A Tenacious Explorer of Abstract SurfacesDrumpf the Disaster
Two Dead Canaries in the Coal Mine (Conor Friedersdorf, The Atlantic, 11 May 2017): This is now dated with regards to our knowledge of the Kushner/Don Jr./god-knows-who-else Russia debacle, but some of the concerns raised are/were quite prescient.
Senate Republicans’ hard lesson: No women, no health-care bill (Amber Phillips, The Washington Post, 19 July 2017): “Leaving women out of the negotiations for legislation that affects half the population in a very intimate way was a huge optics blunder for Republicans.” Dear GOP, Please wake up.
A belligerent man in a Trump hat was kicked off a flight as a crowd chanted: ‘Lock him up!’ (Avi Selk, The Washington Post, 22 May 2017): Lady in the pink shirt throwing some Chinese mama shade.
‘Our respect is earned, not demanded’: Mayor removes Trump and Pence portraits from town hall (Cleve R. Wootson, Jr., The Washington Post, 13 June 2017): “Dictators like Joseph Stalin required their portraits to be displayed everywhere. Luckily, we do not live in a dictatorship. We can choose who we honor.” Buuuurrrn.
Culture, Religion, and Everything Else
The Tampon: A History (Ashley Fetters, The Atlantic, 1 June 2015): All you (n)ever wanted to know.
When ‘Do Unto Others’ Meets Hookup Culture: How Christians could talk to America about sex (Conor Friedersdorf, The Atlantic, 10 September 2014): “Christians would seem better prepared than many to raise and press thorny questions about what “do unto others” implies, and better prepared than most to speak in explicitly moral language about our obligations to one another in the sexual realm.”
Why It’s a Bad Idea to Tell Students Words Are Violence (Jonathan Haidt& Greg Lukianoff, The Atlantic , 18 July 2017): The tone of this article is somewhat condescending but the argument is still valid. I’ve long believed that a liberal college student responding to an argument by saying “that offends me” is no better than a conservative businessman crying “feminist!”
Hiding Christians in the Basement: Fear and Heroism in a Philippine War Zone (Felipe Villamor, The New York Times, 17 June 2017): There are no words.
Why It Matters That the Portland Killer Was a Far-Left Extremist: The Political Spectrum is Looking More Like a Horseshoe (Val Perry, Medium, 28 May 2017): I love the horseshoe/Pacman/clock analogy for the political “spectrum” because I think if we understand better how the people on the “other side” think, we can maybe just maybe come closer to a semblance of cooperation. Additionally, with respect to the far-extreme “ends”, one of the first steps to countering extremism is understanding where it comes from.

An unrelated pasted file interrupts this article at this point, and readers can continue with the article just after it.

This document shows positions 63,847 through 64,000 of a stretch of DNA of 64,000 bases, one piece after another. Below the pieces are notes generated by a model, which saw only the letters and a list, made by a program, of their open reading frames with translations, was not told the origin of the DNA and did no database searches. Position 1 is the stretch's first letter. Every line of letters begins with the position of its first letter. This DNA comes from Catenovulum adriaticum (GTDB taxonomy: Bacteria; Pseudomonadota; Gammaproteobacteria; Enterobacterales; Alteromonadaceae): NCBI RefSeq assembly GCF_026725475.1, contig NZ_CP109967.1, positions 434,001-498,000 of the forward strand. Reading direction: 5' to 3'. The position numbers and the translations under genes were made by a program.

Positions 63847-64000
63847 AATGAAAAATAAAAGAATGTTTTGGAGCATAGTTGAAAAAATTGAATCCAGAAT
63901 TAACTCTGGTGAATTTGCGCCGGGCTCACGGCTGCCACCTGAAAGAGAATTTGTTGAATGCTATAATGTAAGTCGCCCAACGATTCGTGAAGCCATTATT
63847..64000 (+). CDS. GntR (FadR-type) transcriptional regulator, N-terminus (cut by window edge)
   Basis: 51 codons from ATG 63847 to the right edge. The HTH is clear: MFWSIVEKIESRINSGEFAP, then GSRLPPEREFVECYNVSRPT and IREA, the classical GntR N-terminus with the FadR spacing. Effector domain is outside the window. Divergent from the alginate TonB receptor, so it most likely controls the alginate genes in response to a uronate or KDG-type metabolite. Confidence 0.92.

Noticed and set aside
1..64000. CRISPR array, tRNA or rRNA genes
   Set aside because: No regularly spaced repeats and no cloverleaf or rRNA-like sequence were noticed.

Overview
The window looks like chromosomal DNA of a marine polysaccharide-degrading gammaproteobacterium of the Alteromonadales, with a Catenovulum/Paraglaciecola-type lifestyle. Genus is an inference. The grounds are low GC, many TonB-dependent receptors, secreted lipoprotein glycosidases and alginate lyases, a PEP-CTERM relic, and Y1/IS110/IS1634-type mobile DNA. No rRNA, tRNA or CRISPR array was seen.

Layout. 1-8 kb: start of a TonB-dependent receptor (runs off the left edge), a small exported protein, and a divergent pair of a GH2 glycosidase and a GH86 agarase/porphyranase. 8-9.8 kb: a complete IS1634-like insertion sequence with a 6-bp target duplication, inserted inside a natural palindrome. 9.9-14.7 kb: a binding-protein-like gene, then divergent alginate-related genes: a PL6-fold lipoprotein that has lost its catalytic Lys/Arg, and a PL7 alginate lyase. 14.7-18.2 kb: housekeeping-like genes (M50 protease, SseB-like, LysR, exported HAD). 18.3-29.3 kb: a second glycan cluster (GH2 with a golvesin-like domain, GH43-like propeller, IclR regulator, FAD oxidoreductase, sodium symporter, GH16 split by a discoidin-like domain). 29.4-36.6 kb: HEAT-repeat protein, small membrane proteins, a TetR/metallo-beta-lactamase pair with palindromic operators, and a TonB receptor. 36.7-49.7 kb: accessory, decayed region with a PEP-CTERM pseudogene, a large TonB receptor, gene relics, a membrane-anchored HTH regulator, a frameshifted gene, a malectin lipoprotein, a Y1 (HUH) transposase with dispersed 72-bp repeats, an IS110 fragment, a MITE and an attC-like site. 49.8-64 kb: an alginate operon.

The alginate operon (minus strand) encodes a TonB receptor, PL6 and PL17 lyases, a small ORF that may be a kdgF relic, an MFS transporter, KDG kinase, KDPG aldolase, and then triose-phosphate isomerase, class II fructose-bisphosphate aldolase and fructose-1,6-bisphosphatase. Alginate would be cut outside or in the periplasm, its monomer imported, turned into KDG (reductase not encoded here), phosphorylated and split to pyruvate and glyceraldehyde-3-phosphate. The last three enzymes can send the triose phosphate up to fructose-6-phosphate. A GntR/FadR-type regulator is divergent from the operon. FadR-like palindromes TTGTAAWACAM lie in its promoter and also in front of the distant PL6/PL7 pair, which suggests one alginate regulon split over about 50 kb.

Dead Certainty: How “Making a Murderer” goes wrong (Kathryn Schulz, The New Yorker, 25 January 2016): I have not listened to this podcast but from what I understand, it makes me uncomfortable in a similar way to how websites such as Upworthy make me uncomfortable: presenting a desireable, feel-good conclusion and then “supporting” it with cherry-picked facts, but in such a way that you don’t necessarily realize you’re being reeled in until it’s too late.
Science is Cool
Tiny Jumping Spiders Can See the Moon (Ed Yong, The Atlantic, 6 June 2017): Click on this Twitter post to expand (parts of) the full moment of discovery. Most fittingly, one of the postdocs involved (her office was also raining spiders) has her Twitter byline set as, “The real exciting sound in science is not, ‘Eureka!’ It’s, ‘Wow, that’s weird.'” (Also, the astronomers involved in this are from UW–go Huskies!)
Is Every Speed Limit Too Low? (Alex Mayyasi, Priceonomics, 25 April 2017): Yay, applied math!
17 Tumblr Posts That’ll Make You Say, “Huh, I Learned Something Today” (Andy Golder, Buzzfeed, 18 May 2017): Some of these things are barely “science”, and also it’s Buzzfeed/Tumblr, so who knows how many of these things are true/if so how true, but at least some of them certainly are and they are wonderful. Who knew–owls’ “knees” are actually their ankles.
Seminar Bingo (Jorge Cham, PhD Comics): For all the other slackers who hate seminars where the speaker doesn’t explain what the disease they’re talking about is…
Medicine and Health